Suppose you are asked to multiply a number with itself. What are you doing? What is the product known as? You are squaring a number. The multiplication of a number by itself is the squaring of a number. The product is the square of the number. Here you will learn about finding square numbers. You can find the squares of all number. Let’s start to learn about finding squares of given numbers.
Suppose you have a square of length l. What is the area of that square? The area is calculated as l × l = l 2. This l 2 is the square of the length of the side of the square. Just like the length of the sides of a square are all equal. For finding the squares of a number we multiply the number by itself only. A square number is always positive.
The numbers like 4, 9, 25 and others can be expressed as the product of a number by itself. 2 × 2 = 22 expresses the number 4, 3 × 3 = 32 expresses 9 etc. The numbers 1, 4, 9, 25, 36, 49 etc. are the square numbers. These are sometimes known as perfect squares.
Suppose we have a number 72. Is 72 a square number? We know that 82 = 64 and 92 = 81. If 72 is a square number, it must be the square of a number between 8 and 9. But there is no natural number between 8 and 9. So, 72 is not a square number. Moreover, 72 = 8 × 9 and not 8 × 8 or 9 × 9. So, 72 is not a square number.
Browse more Topics under Squares And Square Roots
- Formation of Squares Using Patterns
- Patterns in Square Numbers
- Introduction to Square Root
- Square Root of Perfect and Non Perfect Squares
Properties of Square Numbers
Suppose your friend asked you to guess any square number and he will tell the unit place digit of the number. It is interesting to know that all the square numbers end with 0, 1, 4, 5, 6 or 9. None of the perfect squares end with 2, 3, 7 or 8 at unit’s place. Let us know more of these properties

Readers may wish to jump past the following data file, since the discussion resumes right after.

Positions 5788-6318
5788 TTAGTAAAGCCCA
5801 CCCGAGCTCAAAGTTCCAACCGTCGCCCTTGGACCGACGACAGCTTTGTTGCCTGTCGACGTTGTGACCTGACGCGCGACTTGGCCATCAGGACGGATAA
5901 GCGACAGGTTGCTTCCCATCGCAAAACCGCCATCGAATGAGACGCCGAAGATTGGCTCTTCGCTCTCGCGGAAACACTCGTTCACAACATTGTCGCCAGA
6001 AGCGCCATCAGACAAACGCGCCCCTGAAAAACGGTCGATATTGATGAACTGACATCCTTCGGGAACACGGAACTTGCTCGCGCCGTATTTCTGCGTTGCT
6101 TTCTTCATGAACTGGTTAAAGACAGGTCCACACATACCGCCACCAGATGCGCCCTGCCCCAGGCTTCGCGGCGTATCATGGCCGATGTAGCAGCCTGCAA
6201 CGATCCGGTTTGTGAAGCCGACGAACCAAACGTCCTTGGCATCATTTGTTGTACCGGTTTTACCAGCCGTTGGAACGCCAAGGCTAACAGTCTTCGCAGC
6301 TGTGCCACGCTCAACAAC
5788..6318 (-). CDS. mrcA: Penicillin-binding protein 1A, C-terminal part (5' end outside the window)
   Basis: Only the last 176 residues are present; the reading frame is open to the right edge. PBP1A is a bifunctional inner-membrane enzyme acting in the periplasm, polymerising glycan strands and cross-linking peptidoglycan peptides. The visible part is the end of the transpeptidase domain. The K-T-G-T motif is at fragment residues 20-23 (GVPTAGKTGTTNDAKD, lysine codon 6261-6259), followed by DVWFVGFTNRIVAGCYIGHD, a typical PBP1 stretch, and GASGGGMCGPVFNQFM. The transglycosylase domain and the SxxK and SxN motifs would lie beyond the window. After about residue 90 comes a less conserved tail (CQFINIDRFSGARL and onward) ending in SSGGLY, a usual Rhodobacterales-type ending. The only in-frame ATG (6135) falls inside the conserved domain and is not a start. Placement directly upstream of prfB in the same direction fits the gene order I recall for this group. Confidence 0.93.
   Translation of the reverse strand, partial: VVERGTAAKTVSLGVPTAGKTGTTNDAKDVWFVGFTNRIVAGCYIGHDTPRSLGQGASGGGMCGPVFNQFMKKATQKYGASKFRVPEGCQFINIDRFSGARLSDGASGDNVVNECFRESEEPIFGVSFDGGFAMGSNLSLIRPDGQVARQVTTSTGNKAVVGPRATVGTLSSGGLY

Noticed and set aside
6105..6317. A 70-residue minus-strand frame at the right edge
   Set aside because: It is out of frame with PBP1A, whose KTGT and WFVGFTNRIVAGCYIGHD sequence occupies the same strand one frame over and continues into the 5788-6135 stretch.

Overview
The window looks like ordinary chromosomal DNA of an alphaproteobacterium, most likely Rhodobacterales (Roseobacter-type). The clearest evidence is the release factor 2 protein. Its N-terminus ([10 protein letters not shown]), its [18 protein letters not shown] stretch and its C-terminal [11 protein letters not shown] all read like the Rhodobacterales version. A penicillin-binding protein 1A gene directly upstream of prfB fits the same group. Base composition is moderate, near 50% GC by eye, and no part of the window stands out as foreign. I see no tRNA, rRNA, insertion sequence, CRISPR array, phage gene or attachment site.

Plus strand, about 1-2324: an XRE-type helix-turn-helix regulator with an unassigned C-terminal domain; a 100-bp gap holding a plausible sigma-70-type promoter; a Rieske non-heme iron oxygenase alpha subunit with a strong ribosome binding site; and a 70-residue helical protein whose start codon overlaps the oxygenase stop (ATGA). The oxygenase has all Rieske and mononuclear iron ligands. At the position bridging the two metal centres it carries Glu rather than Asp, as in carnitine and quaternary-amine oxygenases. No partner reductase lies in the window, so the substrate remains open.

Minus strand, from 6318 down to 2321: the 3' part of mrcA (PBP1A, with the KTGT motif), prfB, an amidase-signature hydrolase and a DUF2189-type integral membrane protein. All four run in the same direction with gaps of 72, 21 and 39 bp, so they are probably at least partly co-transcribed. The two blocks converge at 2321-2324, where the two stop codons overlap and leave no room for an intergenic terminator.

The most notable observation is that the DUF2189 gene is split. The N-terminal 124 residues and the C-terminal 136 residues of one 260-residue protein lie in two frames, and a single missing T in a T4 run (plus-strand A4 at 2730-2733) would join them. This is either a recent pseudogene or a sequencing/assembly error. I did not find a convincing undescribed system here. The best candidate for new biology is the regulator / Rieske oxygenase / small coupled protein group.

- If a number has 0 in the unit’s place, then its square ends in 0.
- If a number has 1 or 9 in the unit’s place, then its square ends in 1.
- The square, if, ends in 4, then the number has 2 or 8 in the unit’s place.
- The number will have 3 or 7 in the unit’s place if the square ends in 9.
- The number will have 4 or 6 in the unit’s place if the square ends in 6.
- The square will end in 5 if the number has 5 in the unit’s place.
- A number ending with one zero will results in 2 zeros in its square. Those ending with two zeros will square itself and give four zeros and so. This means that a perfect square will always end in even number of zeros.
Solved Examples for You
Question 1: What will be the unit’s digit in the square of the following numbers?
Answer : The unit’s digit in the square of the following is:
- 12487 is 9 (as 72 = 49. 9 in the unit’s place).
- 1324 is 6 (as 42 = 16. 6 in the unit’s place).
- 91478 is 4 (as 82 = 64. 4 in the unit’s place).
- 1251 is 1 (as 12 = 1. 1 in the unit’s place).
Question 2: Comment on the square of an even number and of an odd number?
Answer : The square of an even number is always an even number and the square of an odd number is always an odd number. The square of an even number will always have 4, 6, or even number of zeros in its unit’s place. And the square of an odd number will always have 1, 5 or 9 in its unit’s place.
Question 3: What are the different square numbers starting from 1 to 100?
Answer: When we multiply a whole number with equal times itself, then the resulting product is known as a square number or a perfect square. So, 1, 4, 9, 16, 25, 36, 49, 64, 81, and 100 are all the square numbers between 1 and 100.
Question 4: Is 25 a perfect square?
Answer: As we know that ‘25’ is a natural number and the square root of the number ‘25’ is a natural number ‘5’. Therefore, yes, ‘25’ is a perfect square.
Question 5: What is the perfect square formula?
Answer: When a polynomial is multiplied with itself, then the result is said to be a perfect square. For instance, this polynomial ‘ax2 + bx + c’, if b2 = 4ac is a perfect square.
Question 6: What is a perfect square trinomial?
Answer: A trinomial is said to be a perfect square trinomial only if it is factorable into a binomial multiplied with itself. In a perfect square trinomial, 2 of our terms will be the perfect squares. Such as, in the trinomial ‘x2 – 12x + 36’, here, both x2 and 36 are said to be the perfect squares.